November 7th, 2010

KayVee is swish and that's the deal.

Please proof-read my hideous Japanese ad copy

Okay so.

Apologies in advance for what will probably be excruciating, but it's been an age since I did formal Japanese writing, and naturally I've decided to warm up by doing the ad copy for my startup, which offers J->E localisation and translation services in addition to web and brand design.

I'm pretty durn good at translation, but construction was never my strong suit. I'd be very grateful if someone could possibly have a look at the below text, and point out any obvious problems. :) ALC is my bestest buddy, but ad copy is sort of a crazy beast, plus I'm not sure how natural this lot sounds.

Thanks in advance. :)

EDIT: have updated the text a bit.


Text:

あなたの組織・会社のメッセージを伝えることは大切である。21世紀のイギリス、アメリカの市場で成功するためには、魅力的なウェブサイトはもちろん、英語が完璧でぴったりな広告コピーも欠かせないアセットだとは否定できない。

その必要のふたつが提供できるSUSHIFOXは、一石二鳥の解決である。

SUSHIFOXのイギリス人のネイティブスピーカーはウェッブデザインだけでなく、日本語から英語への翻訳とローカライゼーションも専門に扱って、あなたの本当のニーズに合わせたサービスを提供する。

お問い合わせになりたい方はCONTACTをクリックしてください。
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  • likapo

Cross-cultural management

Hi, if this is allowed I would like to have a discussion about cross-cultural management.

It's not hard to believe that every nation in the world have their own ways to make business. But being in this global reality, it's necessary to know how to behave in front of a possible business partner with a different cultural background.

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So my question is: Can you tell me about any other differences in the ways of behaving while doing international business?

I would like to say that I'm not trying to label any culture or country.

I'm really sorry if this is way out of the subject of the comm.
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Zhuangzi

does the punctuation in this quote look original to anyone? "喜怒哀樂,慮歎變慹,姚佚啟態;樂出虛,蒸成菌。日夜相代乎前,而莫知其所萌。已乎,已乎!旦暮得此,其所由以生乎!"

I thought Classical Chinese didn't use that much punctuation.
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“He hurt his hands in a car crash when he was sixteen years old, and he never regained full______; he could never become a concert pianist.”

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  • gr_cl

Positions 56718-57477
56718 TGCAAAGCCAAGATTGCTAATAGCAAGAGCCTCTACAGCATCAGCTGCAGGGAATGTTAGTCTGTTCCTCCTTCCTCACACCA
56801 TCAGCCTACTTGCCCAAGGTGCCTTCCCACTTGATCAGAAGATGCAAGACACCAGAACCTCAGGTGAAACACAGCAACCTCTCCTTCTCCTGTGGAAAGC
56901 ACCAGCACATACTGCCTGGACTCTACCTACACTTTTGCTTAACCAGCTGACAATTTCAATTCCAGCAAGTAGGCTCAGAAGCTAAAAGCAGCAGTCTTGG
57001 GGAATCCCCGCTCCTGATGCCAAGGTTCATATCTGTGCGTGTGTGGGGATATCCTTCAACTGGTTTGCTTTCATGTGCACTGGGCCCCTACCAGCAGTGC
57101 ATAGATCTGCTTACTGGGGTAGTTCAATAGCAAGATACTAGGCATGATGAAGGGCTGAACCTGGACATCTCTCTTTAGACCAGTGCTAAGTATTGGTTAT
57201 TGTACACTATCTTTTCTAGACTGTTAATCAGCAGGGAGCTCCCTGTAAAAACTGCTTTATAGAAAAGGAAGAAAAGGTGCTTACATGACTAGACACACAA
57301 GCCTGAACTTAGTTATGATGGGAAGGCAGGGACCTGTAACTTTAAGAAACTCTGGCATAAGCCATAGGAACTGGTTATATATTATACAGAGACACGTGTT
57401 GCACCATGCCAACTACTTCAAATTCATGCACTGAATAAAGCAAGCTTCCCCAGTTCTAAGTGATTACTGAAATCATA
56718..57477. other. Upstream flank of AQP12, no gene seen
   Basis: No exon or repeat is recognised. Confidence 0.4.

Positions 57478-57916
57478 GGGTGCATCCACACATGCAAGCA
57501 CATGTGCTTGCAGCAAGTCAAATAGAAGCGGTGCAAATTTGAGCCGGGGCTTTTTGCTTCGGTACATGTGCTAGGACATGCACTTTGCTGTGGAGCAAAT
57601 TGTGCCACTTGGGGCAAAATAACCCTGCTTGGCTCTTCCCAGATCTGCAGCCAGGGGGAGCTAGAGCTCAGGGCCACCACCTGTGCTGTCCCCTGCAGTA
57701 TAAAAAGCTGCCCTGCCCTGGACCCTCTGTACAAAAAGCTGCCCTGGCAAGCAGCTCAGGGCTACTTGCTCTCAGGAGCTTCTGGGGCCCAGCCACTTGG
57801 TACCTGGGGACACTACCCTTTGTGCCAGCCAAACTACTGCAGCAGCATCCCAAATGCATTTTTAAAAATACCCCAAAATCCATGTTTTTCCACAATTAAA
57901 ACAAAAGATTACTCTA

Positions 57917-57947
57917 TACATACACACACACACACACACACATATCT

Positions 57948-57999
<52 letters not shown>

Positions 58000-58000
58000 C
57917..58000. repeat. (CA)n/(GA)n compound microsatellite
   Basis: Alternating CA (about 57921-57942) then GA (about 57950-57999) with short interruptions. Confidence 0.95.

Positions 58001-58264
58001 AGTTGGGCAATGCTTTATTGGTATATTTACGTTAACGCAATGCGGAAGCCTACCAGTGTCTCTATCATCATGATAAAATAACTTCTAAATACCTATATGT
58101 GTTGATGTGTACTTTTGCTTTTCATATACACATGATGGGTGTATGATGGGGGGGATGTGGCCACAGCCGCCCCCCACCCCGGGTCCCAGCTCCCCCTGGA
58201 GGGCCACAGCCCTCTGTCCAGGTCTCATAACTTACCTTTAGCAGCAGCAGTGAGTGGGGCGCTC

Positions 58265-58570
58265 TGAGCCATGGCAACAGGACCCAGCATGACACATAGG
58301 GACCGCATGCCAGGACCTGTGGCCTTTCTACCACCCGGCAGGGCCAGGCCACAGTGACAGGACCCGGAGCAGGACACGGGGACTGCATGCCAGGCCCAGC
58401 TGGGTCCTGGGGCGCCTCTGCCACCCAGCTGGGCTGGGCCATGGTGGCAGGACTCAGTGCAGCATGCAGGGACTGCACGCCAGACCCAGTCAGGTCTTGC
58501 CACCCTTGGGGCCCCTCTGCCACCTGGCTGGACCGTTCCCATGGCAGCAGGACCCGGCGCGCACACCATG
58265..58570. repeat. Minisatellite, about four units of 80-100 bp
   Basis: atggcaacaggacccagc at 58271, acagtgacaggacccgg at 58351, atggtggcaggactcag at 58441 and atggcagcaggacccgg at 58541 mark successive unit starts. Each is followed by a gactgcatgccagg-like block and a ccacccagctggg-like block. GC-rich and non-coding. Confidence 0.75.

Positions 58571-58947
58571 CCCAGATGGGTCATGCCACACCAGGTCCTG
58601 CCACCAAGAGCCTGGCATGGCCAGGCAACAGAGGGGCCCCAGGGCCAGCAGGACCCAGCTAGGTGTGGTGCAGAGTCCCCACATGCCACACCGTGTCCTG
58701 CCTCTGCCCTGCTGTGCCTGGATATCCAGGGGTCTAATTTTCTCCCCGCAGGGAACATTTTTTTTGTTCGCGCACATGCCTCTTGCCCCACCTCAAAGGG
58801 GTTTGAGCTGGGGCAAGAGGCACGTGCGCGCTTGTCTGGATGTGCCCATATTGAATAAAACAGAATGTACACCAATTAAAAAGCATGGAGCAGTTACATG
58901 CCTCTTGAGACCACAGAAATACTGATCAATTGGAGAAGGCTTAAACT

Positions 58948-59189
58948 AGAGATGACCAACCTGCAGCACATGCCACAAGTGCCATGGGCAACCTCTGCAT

Pronunciation(s) of the word "have"

Do you pronounce the word "have" in these two sentences differently?

* I have tomato soup
* I have to make some soup

I am specifically interested in the last consonant of the word "have" in each sentence.  Apparently some people pronounce a /v/ in the first sentence, but a /f/ in the second (as if spelled "I haff to make some soup").


What about

* I had tomato soup
* I had to make some soup

Does anyone pronounce the second, but only the second, sentence as if spelled "hat" rather than "had"?


and

* He has tomato soup
* He has to make some soup

Does anyone pronounce the second, but only the second, sentence as if spelled "hass" rather than "hazz"?

Please tell me what kind of accent you consider yourself to have, where you grew up, and where you live now (if different).


I am prompted to ask this question because of a somewhat off-topic comment thread on Language Log.   Several posters, all American and mostly from the East Coast, say they have the contrasts described here, at least in "have" and "has".  I (originally English but now living in California) was pretty surprised, having never noticed or heard of such a distinction, and lacking it in my own speech.

Thanks!


UPDATE:
Thank you very much to everyone who replied!  The vast majority of responses here, whether from the UK, North America, or Australia, have at least one of the distinctions.  Apparently I am in a tiny minority of speakers that pronounces "have" identically in all senses. 

I am dumbfounded that I have managed to live my entire life being unaware of a systematic distinction in pronunciation that nearly everyone else is making.  I have to say that my confidence in my ability to listen has been somewhat battered :)

My ignorance of this distinction seems to be shared by John Wells's Longman Pronunciation Dictionary (1st edition), which makes no mention of possible devoicing of "have", although it does do so for the parallel situation with "used to".   I think I shall post a question to Wells at his blog.